In some cases where policy was sold on non-advised basis by insurer or broker sums insured was less than 50% of the required cover
The amount that an insurance company is expected to pay towards a rebuild or to cover business interruption costs after an SME customer has suffered a loss is inadequate in more than one-fifth of policies, a probe by the FCA has found.
Outlined in its latest thematic review released today, the FCA reviewed 97 files on commercial claims in excess of £5,000 during its visits to firms.
In 21 of the claims the sums insured on some aspect of the cover was inadequate to cover the actual loss suffered by the policyholder.
The majority of the claims reviewed were on policies sold on an advised basis by insurance intermediaries.
However, the FCA also looked at some claims on policies sold directly on a non-advised basis by insurers and through insurance intermediaries.
In some cases the sums insured amount needed to cover the loss were below 50% of the amount required.
In 12 of the 20 case studies there were issues relating to sums insured. In 8 cases the material damage sums insured for buildings, trade contents and/or stock were inadequate, while in four cases the loss exceeded the 12 month maximum indemnity period.
The 20 more in-depth case studies carried out by a loss adjuster, were drawn largely from the research on 100 SMEs’ claims. Both formed part of the FCA’s review.
The regulator also reviewed brokers’ files and found little evidence to show much the topic of sums insured was a feature of discussions between the intermediary and SME.
In one case the SME did not buy any business interruption insurance but the reason for this was not recorded on the file.
The FCA acknowledged that making an appropriate assessment of sums insured was difficult, primarily because of the difference between the technical meanings for words in a policy and the way words were used in everyday business.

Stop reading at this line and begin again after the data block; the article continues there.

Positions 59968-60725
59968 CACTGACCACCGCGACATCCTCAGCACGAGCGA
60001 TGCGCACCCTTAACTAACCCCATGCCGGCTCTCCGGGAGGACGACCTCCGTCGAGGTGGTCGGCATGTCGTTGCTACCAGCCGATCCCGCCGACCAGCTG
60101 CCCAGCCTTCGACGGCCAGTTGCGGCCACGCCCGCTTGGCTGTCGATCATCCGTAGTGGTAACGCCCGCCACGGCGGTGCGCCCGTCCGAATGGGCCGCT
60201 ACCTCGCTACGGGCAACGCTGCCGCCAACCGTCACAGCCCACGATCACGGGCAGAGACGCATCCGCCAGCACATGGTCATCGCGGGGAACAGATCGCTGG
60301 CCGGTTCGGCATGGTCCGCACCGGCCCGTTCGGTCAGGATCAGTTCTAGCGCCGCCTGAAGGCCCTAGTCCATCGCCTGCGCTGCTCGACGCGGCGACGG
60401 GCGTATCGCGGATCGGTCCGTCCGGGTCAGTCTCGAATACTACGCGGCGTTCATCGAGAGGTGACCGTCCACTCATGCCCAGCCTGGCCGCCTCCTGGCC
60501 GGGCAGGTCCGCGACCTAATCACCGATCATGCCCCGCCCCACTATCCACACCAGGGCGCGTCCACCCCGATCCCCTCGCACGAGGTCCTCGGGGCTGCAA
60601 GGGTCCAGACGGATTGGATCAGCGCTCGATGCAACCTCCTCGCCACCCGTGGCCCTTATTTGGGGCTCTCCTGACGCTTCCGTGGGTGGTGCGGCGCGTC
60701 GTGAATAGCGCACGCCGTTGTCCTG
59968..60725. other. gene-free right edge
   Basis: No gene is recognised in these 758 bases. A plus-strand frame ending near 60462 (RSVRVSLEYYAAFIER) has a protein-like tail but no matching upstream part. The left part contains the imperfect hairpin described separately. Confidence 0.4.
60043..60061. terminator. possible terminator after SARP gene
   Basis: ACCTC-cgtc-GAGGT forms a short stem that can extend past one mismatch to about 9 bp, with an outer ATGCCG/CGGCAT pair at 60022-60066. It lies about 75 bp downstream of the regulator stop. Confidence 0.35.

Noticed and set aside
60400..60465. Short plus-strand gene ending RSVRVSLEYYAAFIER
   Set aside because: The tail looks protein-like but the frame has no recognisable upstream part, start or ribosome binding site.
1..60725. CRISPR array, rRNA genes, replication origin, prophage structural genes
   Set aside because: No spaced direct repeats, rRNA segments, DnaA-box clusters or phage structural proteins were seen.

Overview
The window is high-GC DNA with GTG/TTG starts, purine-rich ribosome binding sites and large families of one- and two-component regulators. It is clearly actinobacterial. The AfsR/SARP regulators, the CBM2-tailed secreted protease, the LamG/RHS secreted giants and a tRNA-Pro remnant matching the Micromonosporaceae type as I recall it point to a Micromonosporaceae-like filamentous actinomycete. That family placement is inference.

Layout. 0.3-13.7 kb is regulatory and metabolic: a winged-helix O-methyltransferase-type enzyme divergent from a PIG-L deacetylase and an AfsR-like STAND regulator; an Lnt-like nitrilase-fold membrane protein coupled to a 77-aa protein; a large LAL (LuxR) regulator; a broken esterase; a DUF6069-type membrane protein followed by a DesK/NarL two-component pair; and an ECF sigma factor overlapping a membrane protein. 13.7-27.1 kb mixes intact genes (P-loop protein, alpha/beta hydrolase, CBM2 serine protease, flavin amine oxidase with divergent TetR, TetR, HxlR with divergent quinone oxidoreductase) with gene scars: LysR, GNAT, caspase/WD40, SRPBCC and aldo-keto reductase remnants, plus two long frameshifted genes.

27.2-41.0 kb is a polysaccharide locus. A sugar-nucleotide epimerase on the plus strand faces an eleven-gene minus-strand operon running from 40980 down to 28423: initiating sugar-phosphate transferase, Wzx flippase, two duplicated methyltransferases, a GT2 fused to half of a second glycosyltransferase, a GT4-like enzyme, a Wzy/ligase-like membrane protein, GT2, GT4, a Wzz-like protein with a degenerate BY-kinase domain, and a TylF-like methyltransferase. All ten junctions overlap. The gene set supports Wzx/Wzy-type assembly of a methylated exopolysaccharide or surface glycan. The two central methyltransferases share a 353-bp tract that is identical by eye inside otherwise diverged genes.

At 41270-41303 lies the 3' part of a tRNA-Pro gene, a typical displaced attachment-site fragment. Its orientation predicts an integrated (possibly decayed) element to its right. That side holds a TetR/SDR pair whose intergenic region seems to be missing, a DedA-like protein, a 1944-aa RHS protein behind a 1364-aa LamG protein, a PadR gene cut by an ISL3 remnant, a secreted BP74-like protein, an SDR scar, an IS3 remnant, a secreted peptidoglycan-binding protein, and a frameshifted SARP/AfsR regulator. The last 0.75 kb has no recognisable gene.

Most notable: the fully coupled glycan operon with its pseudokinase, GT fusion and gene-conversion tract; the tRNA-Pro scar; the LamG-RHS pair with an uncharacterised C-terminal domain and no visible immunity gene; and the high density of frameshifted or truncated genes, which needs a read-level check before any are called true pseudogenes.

Biba is planning to publish technical guidance for its members about how to ensure customers do not have inadequate sums insured.
Examples of case studies where the BI cover was inadequate
• An SME experienced a serious fire. The insurance claim, for contents, stock and BI was over £1m. However, the sum Insured for business interruption was only around a quarter of what was needed to fully cover their losses.
• A leak from a water tank caused extensive damage to the building where an SME was based. Around £80k of damage was caused. The sum insured on the building was less than half what is should have been in order to fully cover the building and the claims settlement was reduced accordingly.
• A catering firm suffered a major fire. The business contents were hugely underinsured: damage to the contents was estimated to be half a million pounds, but the claim was settled for less than half of that. Similarly the BI cover was only for twelve months and this proved inadequate for the business to get back to its former level of profitability. This business therefore suffered huge financial losses as a result of being underinsured.